Admiral Togo - Samurai Presentation Inkwell To a Highland Chieftan, 1910
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9cm (3.5in) x 9cm (3.5in) x 9cm (3.5in)
Silver. Presentation inkwell in the form of a Samurai helmet (kabuto), the hinged skull with crest (kawagata) formed as antlers for use as a pen rest, the canted rectangular base bearing presentation inscription ‘Captain Dundas from Admiral Count H. Togo, Tokyo 1910’. Raised on four integral inverted scroll bracket feet.
The present inkwell was a gift of gratitude from Imperial Japan’s ‘Nelson of the East’, Admiral Count Togo, to Captain Henry Dundas, RN, who was appointed by the Admiralty to accompany him during an official visit to Britain in 1908. Dundas first met Admiral Togo hitherto while holding senior appointments in the Far East. Accordingly Dundas made arrangements for Admiral Togo to visit places familiar to him from his time studying in Britain as a naval cadet between 1871 to 1878.
Marshal-Admiral Marquis Tōgō Heihachirō (1848-1934) was descended from the Samurai Shijo Kingo. As Commander-in-Chief of the Combined Fleet during the Russo-Japanese War of 1904–1905, he successfully confined the Russian Pacific fleet to Port Arthur, denying the Russia the opportunity of pouring large armies into Korea and thus threaten the Japanese homeland. The threat was so serious that the last army reserves were called up after the Japanese fleet suffered several severe losses to Russian mines in early 1904. Only Togo's cool judgement saved the day. His continued careful handling of the Japanese Navy in the eighteen month long war eventually ensured Japan’s victory, when he destroyed or captured much of the Russian relieving fleet that had steamed 18,000 nautical miles from the Baltic at the Battle of Tsushima in May 1905. The day before his death he was raised from Count to Marquis (kōshaku) in Japanese peerage. He remains deeply revered as a national hero in Japan, with shrines and streets named in his honour.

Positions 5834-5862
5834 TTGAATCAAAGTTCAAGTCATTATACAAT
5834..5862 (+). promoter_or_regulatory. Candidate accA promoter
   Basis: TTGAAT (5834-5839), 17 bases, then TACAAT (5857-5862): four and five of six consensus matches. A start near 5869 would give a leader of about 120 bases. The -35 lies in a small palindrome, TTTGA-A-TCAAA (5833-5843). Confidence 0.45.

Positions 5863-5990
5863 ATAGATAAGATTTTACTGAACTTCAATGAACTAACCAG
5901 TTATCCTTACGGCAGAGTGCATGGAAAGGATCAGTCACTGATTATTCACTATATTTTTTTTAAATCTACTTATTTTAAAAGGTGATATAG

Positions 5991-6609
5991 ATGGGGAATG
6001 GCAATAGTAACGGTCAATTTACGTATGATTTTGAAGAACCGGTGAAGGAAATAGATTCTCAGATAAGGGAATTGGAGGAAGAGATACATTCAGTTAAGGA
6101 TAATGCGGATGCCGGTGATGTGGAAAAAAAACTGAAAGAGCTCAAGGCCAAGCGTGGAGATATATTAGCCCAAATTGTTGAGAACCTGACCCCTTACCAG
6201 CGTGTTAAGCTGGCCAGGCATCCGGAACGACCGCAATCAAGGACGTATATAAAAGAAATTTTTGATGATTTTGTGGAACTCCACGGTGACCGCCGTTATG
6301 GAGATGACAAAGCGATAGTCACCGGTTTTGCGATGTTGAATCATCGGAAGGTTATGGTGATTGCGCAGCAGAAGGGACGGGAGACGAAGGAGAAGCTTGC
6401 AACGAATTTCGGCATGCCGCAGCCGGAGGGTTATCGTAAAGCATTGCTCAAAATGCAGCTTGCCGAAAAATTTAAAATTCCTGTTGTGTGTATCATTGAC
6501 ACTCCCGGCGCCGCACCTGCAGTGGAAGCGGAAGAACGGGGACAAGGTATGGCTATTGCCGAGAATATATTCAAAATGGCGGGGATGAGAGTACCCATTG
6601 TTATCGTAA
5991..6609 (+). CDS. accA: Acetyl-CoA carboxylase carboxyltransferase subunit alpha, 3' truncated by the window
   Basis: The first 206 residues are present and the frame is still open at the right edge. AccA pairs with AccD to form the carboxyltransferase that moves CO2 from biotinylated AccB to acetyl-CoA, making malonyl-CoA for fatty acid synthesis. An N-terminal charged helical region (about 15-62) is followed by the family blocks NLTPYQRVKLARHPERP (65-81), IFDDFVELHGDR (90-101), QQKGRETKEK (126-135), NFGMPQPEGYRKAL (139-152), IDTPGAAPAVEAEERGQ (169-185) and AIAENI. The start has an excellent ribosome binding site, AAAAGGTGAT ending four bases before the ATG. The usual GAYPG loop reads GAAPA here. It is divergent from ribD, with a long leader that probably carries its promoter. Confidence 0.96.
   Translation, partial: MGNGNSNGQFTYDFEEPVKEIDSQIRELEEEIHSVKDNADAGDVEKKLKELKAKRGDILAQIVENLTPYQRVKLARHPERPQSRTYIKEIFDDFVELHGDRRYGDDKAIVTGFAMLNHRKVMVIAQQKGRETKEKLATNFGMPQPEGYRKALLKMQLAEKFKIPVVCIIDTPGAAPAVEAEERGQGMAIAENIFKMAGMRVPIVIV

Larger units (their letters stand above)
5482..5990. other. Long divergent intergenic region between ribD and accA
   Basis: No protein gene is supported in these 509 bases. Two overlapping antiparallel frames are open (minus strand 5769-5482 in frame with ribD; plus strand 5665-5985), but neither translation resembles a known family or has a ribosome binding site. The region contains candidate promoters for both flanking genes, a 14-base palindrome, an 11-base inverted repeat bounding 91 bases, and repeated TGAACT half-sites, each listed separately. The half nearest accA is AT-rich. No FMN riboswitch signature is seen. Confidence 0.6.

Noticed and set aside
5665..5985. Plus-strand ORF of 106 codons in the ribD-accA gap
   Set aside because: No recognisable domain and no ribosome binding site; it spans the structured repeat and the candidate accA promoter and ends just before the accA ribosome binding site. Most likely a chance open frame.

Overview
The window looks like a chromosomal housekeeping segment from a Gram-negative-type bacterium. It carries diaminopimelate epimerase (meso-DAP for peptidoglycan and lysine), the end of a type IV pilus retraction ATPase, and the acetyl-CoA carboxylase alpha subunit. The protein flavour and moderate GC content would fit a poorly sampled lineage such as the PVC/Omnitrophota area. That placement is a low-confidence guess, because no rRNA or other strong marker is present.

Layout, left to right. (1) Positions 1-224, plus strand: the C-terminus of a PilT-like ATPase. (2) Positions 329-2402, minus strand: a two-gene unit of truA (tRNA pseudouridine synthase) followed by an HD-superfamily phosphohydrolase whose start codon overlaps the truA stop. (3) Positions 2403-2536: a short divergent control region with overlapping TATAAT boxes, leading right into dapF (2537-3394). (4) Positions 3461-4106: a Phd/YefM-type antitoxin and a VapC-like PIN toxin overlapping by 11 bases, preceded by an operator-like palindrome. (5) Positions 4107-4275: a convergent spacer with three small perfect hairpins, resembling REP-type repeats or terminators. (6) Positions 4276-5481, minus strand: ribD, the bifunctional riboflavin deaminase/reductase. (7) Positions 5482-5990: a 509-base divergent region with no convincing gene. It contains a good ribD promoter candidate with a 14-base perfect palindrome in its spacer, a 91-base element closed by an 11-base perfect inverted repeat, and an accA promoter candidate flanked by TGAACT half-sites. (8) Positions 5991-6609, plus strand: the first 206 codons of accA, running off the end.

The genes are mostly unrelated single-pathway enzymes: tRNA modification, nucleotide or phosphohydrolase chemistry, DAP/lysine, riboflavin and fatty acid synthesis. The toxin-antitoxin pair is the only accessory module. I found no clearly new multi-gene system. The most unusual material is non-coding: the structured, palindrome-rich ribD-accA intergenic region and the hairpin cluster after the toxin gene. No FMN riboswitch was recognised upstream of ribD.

In February 1871, the young Tōgō and eleven other Japanese officer cadets were selected to travel to Britain to further their naval studies. Accordingly, Tōgō lived and studied in Britain for a period of seven years. The Japanese group was separated and Tōgō was initially sent to Plymouth. He studied history, mathematics and engineering at Portsmouth in order to prepare for admission to Royal Naval College at Dartmouth. When the Admiralty decided no places were to be made available at Dartmouth for the Japanese cadets, Tōgō was sent to HMS Worcester, the Thames Nautical Training College, moored at Greenhithe. Tōgō found the rations meagre and rebuffed the casual racism of the day with his fists when dimwitted British shipmates called him Johnny Chinaman. Gunnery training for the college was held aboard HMS Victory, at the time moored in Portsmouth harbour. Tōgō is recorded to have attended Trafalgar Day observances on the deck of Nelson’s flagship in 1873. He also attended Greenwich Royal Naval College.
Admiral Sir Charles Dundas was the 28th Chief of Dundas and was descended from Helias, son of Utred, son of Gospatrick, Prince of Northumberland. He entered the Royal Navy training ship Britannia in July 1872, the same term as John Rushworth Jellicoe. He became Captain in 1901 and served as captain of HMS Ocean from September 1905 until the beginning of 1908, at which time he joined the Naval Intelligence department. In March 1908, he was appointed Naval Attaché to Japan and China – a post he held until September 1910. He entertained Admiral Togo at his Scottish home during Togo’s 1908 visit to Britain and received in return a finely bound history of the Russo-Japanese War. Dundas was appointed a Naval Aide-de-Camp to King Edward VII in January 1909. He was promoted Rear-Admiral in 1910 on Special Service with Prince Louis of Battenberg, Vice-Admiral Commanding the Third and Fourth Divisions of the Home Fleet.